Dr. John Waller, Dr. Gina Leinninger, Keenan Noyes honored with Mentor of the Year Awards.

Dr. John Waller, professor in the College of Social Science, and Dr. Gina Leinninger, professor in the College of Natural Science, were honored with the 2020 Undergraduate Research Faculty Mentor of the Year award for Michigan State University; Keenan Noyes, a research supervisor in Dr. Melanie Cooper’s lab, was honored with the inaugural Undergraduate Research Supervisor Mentor of the Year Award. Two awards in the areas of Science, Mathematics, & Engineering and Humanities, Social Science, & Communication Arts are presented annually in recognition of those faculty members who have demonstrated an outstanding commitment to mentoring undergraduate researchers; beginning this year, an award is also given to a research supervisor who has demonstrated an exceptional commitment to mentoring. Normally, these awards are awarded at the University Undergraduate Research and Arts Forum (UURAF) Award Ceremony; UURAF was canceled this year due to the spread of the novel Coronavirus. These awardees are exemplars of what it means to take ownership of student success.

Dr. John Waller

Dr. Waller is a professor in the History Department and the present director of the Social Science Scholars Program. Dr. Waller’s nominating students praise his “unmatched commitment to undergraduate research,” as well as his “deep and meaningful commitment to his students’ personal and professional lives.”  Dr. Waller’s undergraduate nominators expressed appreciation of his open door policy; he is known for working in the classroom adjacent to his office in order to be more accessible to students. He is also known for pushing his students to expand the scope of their work while remaining supportive. “Dr. Waller expertly preserves balance between pushing our limits and cutting slack when it is needed,” according to one mentee. The “infinitely patient” Dr. Waller has mentored nearly 120 students over the last six years, and many will testify he has been instrumental in helping them achieve their ambitious goals: many of Dr. Waller’s students have been admitted to top law schools and hired by Fortune 500 companies.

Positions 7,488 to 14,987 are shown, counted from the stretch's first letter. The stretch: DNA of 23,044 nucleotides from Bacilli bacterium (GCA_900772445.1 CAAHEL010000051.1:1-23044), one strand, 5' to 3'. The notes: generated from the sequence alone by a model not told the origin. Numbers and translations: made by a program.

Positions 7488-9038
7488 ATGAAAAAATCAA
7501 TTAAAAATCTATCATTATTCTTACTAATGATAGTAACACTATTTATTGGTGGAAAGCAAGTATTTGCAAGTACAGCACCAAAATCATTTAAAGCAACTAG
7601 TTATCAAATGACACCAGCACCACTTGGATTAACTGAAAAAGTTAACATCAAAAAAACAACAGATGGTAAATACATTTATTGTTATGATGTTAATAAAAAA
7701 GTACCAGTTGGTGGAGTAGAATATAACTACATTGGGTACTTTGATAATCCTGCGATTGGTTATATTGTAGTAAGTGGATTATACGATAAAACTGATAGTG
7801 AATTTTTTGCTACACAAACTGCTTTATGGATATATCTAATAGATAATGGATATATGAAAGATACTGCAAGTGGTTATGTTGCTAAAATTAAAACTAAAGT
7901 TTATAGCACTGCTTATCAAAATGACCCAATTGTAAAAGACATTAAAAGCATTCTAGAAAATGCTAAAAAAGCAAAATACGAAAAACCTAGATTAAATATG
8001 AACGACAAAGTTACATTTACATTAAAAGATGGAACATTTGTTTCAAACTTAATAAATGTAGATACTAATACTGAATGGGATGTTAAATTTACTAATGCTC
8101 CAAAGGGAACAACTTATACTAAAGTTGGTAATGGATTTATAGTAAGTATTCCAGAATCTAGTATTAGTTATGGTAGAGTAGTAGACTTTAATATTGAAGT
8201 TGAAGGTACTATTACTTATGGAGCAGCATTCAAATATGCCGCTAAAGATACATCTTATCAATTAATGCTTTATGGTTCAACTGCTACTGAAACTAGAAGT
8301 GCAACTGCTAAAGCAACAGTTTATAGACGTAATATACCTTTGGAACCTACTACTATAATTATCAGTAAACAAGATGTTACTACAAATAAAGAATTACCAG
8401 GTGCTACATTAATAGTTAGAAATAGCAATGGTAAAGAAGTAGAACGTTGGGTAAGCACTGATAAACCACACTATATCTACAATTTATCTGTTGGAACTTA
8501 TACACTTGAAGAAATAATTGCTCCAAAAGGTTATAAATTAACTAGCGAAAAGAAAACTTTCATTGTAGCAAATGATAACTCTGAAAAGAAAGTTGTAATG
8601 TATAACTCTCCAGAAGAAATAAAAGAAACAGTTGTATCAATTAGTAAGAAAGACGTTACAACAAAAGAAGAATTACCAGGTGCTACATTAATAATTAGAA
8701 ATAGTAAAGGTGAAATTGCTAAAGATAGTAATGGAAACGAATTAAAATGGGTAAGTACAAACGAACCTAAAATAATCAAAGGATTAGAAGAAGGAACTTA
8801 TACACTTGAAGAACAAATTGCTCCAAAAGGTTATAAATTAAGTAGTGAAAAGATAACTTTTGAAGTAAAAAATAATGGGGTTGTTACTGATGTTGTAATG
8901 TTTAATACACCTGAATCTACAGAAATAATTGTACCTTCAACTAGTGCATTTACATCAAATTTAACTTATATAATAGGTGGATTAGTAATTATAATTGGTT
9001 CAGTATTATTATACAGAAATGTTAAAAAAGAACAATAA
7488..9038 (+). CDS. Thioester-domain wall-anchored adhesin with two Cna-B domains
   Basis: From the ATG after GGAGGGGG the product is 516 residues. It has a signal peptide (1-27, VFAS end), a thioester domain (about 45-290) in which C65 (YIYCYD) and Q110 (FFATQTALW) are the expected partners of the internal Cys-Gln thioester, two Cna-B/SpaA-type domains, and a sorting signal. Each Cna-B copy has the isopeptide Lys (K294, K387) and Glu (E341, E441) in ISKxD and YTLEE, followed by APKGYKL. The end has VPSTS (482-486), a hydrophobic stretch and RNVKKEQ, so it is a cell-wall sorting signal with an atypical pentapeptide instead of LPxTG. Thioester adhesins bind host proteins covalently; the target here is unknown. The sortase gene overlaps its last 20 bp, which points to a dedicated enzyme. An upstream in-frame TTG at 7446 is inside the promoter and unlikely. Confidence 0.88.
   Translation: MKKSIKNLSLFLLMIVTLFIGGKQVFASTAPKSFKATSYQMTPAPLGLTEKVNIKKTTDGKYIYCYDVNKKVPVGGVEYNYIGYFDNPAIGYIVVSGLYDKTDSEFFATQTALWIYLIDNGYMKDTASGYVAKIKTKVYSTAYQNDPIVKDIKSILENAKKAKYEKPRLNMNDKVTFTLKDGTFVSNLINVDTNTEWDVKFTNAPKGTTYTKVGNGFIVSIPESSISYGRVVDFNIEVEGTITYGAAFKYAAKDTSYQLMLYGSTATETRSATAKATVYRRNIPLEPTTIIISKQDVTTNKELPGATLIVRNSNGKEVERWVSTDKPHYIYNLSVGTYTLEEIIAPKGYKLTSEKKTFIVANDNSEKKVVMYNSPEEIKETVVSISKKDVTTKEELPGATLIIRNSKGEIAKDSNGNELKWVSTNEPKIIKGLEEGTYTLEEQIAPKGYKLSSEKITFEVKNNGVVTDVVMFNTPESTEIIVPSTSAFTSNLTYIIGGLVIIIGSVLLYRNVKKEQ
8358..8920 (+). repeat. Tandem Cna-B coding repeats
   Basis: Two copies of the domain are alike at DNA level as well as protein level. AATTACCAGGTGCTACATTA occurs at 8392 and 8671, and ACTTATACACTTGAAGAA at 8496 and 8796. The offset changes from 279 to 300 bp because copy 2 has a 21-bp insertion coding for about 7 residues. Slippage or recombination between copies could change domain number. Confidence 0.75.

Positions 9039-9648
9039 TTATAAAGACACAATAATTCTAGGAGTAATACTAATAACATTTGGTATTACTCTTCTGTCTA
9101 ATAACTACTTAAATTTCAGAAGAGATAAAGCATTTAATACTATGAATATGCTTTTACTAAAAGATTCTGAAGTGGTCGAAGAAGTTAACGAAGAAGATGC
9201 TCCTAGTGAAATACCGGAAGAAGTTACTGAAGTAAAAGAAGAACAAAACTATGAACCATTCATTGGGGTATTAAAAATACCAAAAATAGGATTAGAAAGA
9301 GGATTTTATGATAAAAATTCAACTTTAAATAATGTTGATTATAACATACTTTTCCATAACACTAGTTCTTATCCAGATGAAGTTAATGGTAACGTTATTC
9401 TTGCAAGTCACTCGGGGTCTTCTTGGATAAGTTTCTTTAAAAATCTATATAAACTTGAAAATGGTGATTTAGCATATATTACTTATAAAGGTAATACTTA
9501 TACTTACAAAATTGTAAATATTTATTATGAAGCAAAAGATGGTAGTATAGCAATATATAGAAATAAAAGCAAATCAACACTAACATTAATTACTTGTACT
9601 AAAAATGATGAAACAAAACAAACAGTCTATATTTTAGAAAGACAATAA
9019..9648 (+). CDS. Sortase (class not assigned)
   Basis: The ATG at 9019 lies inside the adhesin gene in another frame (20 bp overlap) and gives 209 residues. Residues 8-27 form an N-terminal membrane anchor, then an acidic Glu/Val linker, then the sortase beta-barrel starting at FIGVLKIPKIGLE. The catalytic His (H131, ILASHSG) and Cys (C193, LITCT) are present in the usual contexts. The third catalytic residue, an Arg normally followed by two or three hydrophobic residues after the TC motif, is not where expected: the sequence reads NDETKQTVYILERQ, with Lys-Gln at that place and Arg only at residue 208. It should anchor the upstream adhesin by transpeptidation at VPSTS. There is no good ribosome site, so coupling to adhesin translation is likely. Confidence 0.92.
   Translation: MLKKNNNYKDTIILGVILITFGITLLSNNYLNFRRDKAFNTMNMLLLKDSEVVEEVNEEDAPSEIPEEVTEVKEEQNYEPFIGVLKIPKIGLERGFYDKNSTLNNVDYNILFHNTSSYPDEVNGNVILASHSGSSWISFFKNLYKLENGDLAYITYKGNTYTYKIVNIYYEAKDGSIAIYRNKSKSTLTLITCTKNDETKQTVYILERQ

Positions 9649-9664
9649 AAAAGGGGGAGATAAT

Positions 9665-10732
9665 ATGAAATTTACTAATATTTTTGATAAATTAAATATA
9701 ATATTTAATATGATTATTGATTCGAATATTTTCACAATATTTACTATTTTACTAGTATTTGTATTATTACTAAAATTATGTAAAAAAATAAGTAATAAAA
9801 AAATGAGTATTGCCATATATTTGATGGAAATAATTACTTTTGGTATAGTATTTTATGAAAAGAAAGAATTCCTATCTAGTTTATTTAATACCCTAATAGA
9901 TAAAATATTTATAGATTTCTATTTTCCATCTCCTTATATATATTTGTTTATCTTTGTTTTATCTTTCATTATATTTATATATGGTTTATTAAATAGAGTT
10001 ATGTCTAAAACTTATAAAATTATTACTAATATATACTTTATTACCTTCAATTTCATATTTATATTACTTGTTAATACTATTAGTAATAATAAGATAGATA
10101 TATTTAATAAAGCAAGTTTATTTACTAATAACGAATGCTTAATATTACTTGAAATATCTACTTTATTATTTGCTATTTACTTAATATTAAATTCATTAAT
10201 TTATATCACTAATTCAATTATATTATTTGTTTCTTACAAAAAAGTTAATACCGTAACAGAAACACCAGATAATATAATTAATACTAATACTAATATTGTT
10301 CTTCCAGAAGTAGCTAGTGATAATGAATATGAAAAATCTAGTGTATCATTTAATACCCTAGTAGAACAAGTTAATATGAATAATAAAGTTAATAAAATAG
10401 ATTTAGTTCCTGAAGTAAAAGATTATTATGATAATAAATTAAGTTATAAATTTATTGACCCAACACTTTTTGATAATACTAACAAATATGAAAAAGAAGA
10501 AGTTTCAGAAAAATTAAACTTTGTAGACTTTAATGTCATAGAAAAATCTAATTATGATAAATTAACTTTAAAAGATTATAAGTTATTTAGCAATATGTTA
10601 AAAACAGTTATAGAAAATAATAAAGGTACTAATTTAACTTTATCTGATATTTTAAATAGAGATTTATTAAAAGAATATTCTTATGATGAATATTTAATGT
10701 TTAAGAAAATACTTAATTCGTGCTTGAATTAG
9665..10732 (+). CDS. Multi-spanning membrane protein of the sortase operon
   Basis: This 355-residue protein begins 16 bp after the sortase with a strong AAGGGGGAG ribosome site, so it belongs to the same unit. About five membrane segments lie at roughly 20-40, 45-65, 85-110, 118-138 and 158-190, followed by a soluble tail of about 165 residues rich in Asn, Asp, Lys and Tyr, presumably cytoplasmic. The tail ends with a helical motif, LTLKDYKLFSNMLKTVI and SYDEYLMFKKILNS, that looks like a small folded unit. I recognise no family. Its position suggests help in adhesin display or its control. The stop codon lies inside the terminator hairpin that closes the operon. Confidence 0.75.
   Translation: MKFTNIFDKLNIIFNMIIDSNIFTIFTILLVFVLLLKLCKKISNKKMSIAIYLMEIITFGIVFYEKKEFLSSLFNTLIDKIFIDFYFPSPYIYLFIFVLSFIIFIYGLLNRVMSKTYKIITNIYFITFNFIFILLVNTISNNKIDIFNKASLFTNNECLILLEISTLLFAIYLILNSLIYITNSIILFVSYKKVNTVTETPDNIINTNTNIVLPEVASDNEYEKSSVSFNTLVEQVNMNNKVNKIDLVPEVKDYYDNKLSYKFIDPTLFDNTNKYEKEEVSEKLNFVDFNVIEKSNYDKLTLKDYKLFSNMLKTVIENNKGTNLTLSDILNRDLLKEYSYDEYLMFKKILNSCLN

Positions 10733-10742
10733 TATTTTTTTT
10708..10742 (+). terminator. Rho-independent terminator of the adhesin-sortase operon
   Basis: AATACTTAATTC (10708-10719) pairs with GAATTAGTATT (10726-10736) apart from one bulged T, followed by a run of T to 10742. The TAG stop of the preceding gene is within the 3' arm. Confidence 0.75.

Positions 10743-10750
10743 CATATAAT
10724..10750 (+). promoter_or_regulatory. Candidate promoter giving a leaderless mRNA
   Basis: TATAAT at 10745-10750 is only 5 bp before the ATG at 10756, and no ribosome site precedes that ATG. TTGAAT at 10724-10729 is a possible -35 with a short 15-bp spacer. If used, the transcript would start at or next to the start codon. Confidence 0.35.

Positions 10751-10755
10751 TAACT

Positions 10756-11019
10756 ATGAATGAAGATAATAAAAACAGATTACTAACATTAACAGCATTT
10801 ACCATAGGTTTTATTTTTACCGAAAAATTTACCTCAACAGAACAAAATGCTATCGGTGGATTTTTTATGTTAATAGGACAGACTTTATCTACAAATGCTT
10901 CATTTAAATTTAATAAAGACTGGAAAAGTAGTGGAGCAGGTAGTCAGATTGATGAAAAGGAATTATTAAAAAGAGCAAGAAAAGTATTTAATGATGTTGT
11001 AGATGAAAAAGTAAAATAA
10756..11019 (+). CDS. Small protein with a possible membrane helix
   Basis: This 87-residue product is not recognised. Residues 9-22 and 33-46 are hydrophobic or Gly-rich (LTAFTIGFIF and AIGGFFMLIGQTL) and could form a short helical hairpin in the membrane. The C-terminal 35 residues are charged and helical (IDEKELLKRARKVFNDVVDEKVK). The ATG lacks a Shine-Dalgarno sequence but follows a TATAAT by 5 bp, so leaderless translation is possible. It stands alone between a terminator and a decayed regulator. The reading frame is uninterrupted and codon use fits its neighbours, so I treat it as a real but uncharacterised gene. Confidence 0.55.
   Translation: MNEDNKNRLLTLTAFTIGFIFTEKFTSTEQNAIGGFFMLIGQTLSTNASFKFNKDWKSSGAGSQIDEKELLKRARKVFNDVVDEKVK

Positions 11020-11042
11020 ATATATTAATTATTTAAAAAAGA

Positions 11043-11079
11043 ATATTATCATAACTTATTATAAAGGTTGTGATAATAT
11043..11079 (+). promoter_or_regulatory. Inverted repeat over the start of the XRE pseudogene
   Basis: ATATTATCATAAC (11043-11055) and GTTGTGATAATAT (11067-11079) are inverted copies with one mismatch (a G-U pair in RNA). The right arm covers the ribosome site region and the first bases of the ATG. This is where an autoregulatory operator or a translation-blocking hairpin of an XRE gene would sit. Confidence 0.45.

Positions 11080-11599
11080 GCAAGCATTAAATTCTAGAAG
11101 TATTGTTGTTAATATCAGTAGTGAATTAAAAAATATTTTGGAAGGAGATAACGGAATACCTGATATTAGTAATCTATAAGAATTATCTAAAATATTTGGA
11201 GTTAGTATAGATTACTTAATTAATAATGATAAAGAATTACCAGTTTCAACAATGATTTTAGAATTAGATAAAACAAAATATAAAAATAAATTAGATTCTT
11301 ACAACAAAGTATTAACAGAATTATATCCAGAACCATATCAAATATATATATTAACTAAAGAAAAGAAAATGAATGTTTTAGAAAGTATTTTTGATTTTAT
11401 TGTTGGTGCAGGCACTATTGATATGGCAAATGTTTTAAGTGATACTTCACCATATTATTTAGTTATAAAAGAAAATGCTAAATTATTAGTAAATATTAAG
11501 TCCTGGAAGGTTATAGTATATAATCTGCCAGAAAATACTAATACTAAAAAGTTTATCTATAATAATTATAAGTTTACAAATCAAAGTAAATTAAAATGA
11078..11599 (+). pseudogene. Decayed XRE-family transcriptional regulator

Dr. Waller is a professor in the History Department and the present director of the Social Science Scholars Program. Dr. Waller’s nominating students praise his “unmatched commitment to undergraduate research,” as well as his “deep and meaningful commitment to his students’ personal and professional lives.”  Dr. Waller’s undergraduate nominators expressed appreciation of his open door policy; he is known for working in the classroom adjacent to his office in order to be more accessible to students. He is also known for pushing his students to expand the scope of their work while remaining supportive. “Dr. Waller expertly preserves balance between pushing our limits and cutting slack when it is needed,” according to one mentee. The “infinitely patient” Dr. Waller has mentored nearly 120 students over the last six years, and many will testify he has been instrumental in helping them achieve their ambitious goals: many of Dr. Waller’s students have been admitted to top law schools and hired by Fortune 500 companies.

Dr. Gina Leinninger

Dr. Gina Leinninger, a professor in the Department of Physiology in the College of Natural Science, and her team study how neurons in the lateral hypothalamic area (LHA) contribute to energy balance and obesity—a sphere of research with the potential to improve human life. But inside the Leinninger Laboratory, it is her penchant for improving her mentees’ lives that has earned her a Mentor of the Year Award. Says one undergraduate nominator, “‘What can I do for you?’ Dr. Leinninger always asks with a beaming smile on her face as I enter her office. It seems to carry an ineffable force, so much so that it’s therapeutic. She enlivens a dry research-based conversation using humor. And, most importantly, it’s the optimistic spirit that she speaks with so as to infuse you with a ‘you-can-do-it’ attitude.”

Her impact on her mentees is also tangible; an undergrad researcher has this to say about Dr. Leinninger’s stewardship: “I am a co-author of a primary research paper that is being prepared for submission. Throughout this entire process, Gina has pushed me to be an independent scientist, while at the same time has served as a crutch when I need her. As a result, I’ve been able to develop an unadulterated passion and appreciation for the scientific research process over these last two year—all thanks to Gina.”

Keenan Noyes

Keenan Noyes, who is a research supervisor in Dr. Melanie Cooper’s lab in the Department of Chemistry, is the winner of the inaugural Undergraduate Research Supervisor Mentor of the Year award. Noyes is a top-notch scientist and a warm and thoughtful supervisor, according to his nominators: “His continued commitment to my development as both a scientist and an educator has shaped how I as a future high school science teacher hope to have an impact on my students.”

Noyes, who has authored three publications himself, works patiently and tirelessly with undergraduates to develop their research experience in chemistry and teach them about the publishing landscape.

One nominee’s testimonial encapsulates the essence of Noyes’s committed mentorship: “Developing relationships and promoting success for three to four undergraduates while excelling at both his own graduate research and classwork on top of teaching speaks to his caliber as a mentor and scientist. Keenan has aided in my development as a thinker, writer, and presenter.”

The Undergraduate Research Faculty Mentor of the Year award is completely student-driven, as only undergraduate researchers can submit nominations and the university’s undergraduate Research Ambassadors review and select the finalists.